BY IFE OLUJUYIGBE
Away from traditional movies set in major tribes of Nigeria, and the recent and nearly predominant inclusion of Benin, Emem Isong takes her movie, Ayamma, to a small village in Ibibio. The movie explores the life of a King who has two sons. He dies of a mysterious illness, and while his heir is grieving, he makes a decree that there must be no sound of music. Then his heir runs mad, and only the sound of music can save him, except, the music has to come from the right person.
Ihuoma attempts to save him, after a fortuitous meeting. She is beheaded by his wife who colludes with Daraima’s brother, Ekon, the only remaining heir to the throne. But nothing prepares anyone of them for what happens next.
The story isn’t out-of-the-world, especially because it is based on the same premise many other movies of its kind are based on: a palace prince who falls for a lowly village girl (preferably an orphan). Of course, there’s always the jealous betrothed/wife who tries to tear them apart. And there could also be the envious brother who manages to fool everyone but wants the throne for himself. Ayamma combines all the elements of a typical village story, but adds a lot of singing and a twist of a twin. This is what makes it any different, until you remember all the village-set movies you have seen that include singing. Then you realize it really isn’t special.
What makes Ayamma a delight to watch, however, is Adesua Etomi, who takes on the roles Ihuoma and Ayamma. 2016 was a confirmation of Adesua’s brilliance, from The Arbitration to The Wedding Party. For Ayamma, her performance carries the entire film on its wings, making it beautiful. She is graceful when she sings and believable when she cries. All round, Adesuwa shows us why she’s to be taken seriously. The choice of Wale Ojo as Prince Darima makes one wonder, considering that the man who acts as his father looks about his own age. His performance doesn’t wow you, and neither does Majid Michel‘s as Prince Ekon. Theresa Edom plays Princess Ama, the vindictive betrothed of Daraima, and her performance comes off a tad too dramatic. Ime Bishop Umoh brings humor to the party as a drunken seer. It is the first time I find him cast in a role that bears an importance in the grand scheme of things, and not just a hilarious side attraction.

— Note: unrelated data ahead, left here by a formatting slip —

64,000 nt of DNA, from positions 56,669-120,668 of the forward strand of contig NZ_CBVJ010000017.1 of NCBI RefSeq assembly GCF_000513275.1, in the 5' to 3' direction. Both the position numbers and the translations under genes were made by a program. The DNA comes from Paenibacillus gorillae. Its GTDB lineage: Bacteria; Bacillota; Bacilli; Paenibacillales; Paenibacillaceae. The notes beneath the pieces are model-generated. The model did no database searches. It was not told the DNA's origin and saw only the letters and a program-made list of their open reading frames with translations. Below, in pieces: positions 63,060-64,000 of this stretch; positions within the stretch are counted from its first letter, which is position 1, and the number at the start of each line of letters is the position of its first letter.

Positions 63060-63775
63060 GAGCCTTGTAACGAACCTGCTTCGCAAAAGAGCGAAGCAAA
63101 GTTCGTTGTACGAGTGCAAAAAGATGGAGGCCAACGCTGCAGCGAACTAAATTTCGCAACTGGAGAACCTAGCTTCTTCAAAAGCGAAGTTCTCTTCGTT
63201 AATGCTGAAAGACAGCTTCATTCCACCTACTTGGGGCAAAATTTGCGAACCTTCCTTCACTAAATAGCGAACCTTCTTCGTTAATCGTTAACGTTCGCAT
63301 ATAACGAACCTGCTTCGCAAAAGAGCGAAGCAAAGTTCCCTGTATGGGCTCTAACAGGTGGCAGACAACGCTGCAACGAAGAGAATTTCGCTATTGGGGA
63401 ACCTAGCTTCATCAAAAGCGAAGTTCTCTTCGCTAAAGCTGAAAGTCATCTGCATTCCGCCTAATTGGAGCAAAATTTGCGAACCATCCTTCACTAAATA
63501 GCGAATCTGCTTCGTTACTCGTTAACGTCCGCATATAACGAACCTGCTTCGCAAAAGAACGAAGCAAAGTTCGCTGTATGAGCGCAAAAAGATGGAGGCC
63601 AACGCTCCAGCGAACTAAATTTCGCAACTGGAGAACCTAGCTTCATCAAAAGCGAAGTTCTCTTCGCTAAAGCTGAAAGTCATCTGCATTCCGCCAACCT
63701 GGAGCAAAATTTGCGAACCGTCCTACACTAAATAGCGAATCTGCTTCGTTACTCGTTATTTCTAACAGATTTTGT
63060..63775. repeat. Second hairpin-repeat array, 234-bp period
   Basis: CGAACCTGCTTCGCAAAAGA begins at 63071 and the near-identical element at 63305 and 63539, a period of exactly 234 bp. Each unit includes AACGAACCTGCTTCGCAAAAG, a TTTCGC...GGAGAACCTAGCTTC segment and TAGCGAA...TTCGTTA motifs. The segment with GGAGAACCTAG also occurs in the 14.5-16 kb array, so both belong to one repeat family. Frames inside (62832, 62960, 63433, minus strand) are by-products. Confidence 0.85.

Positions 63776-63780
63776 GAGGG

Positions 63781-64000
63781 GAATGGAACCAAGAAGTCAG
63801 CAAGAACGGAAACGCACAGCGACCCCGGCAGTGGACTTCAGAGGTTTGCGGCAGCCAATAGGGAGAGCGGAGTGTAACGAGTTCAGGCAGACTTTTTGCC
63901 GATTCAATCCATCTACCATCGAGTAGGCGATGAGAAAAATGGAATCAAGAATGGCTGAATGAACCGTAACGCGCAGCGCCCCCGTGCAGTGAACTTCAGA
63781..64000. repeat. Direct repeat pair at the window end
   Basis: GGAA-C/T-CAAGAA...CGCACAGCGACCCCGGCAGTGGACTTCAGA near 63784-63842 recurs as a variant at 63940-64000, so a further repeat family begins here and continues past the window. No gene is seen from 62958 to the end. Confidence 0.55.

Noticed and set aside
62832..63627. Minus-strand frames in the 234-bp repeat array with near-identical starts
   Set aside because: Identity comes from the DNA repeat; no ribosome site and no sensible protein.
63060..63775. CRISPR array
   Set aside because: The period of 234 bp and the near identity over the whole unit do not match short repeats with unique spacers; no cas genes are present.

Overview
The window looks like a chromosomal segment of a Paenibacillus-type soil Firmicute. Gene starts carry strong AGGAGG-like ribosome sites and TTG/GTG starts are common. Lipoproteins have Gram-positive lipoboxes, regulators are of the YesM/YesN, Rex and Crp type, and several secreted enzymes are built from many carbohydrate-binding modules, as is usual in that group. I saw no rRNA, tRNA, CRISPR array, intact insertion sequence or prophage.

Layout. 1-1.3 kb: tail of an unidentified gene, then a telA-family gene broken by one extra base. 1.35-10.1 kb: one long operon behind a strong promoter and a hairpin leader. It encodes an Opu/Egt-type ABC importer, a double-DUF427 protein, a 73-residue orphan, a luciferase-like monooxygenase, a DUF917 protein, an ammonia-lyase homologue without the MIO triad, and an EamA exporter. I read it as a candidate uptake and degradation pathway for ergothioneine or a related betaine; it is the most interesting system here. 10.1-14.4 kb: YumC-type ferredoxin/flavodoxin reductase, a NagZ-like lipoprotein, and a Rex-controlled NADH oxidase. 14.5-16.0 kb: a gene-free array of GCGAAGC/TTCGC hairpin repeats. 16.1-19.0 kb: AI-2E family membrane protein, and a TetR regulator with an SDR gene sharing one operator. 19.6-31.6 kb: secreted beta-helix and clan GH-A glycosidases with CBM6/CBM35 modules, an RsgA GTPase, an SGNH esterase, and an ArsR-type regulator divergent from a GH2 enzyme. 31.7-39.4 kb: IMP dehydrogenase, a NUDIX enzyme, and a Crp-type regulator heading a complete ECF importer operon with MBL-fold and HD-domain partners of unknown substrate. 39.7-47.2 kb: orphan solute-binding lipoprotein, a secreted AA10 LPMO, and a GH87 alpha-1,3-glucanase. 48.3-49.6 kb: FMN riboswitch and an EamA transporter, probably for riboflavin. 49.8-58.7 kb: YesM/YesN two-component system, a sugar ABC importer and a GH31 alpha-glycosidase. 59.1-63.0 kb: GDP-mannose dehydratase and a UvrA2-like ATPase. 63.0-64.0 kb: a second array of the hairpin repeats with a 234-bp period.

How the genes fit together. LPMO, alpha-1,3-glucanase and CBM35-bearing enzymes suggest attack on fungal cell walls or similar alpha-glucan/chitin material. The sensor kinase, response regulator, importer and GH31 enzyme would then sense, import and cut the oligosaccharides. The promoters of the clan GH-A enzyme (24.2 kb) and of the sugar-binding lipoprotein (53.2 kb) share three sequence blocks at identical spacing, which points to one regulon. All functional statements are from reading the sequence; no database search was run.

The picture quality of this film and its music and dances are noteworthy. The singing works alright; it isn’t cheesy as many such films are wont to be. Where it gets cheesy, it is excused as a dream; dreams can be extremely cheesy, so it works. In truth, many happenings in this film can be excused especially as the making of ‘the gods’. Still, this excuse isn’t enough to explain why the men who should behead Ihuoma hesitate so long to do a job they’re already used to. It doesn’t explain why Ihuoma’s friend betrays her, as we do not see good enough need for the money she betrays her friend for. It doesn’t even explain how Prince Ekong is suddenly attached to Ama and then isn’t. Because Ayamma is set in a village that believes in the mystery of a powerful body of gods, you might need to make many excuses to be entertained by it.
Produced by Emem Isong and directed by Chris Eneaji, Ayamma passes as a feel-good movie with its fairytale ending. It isn’t a movie that stands out, but it works okay.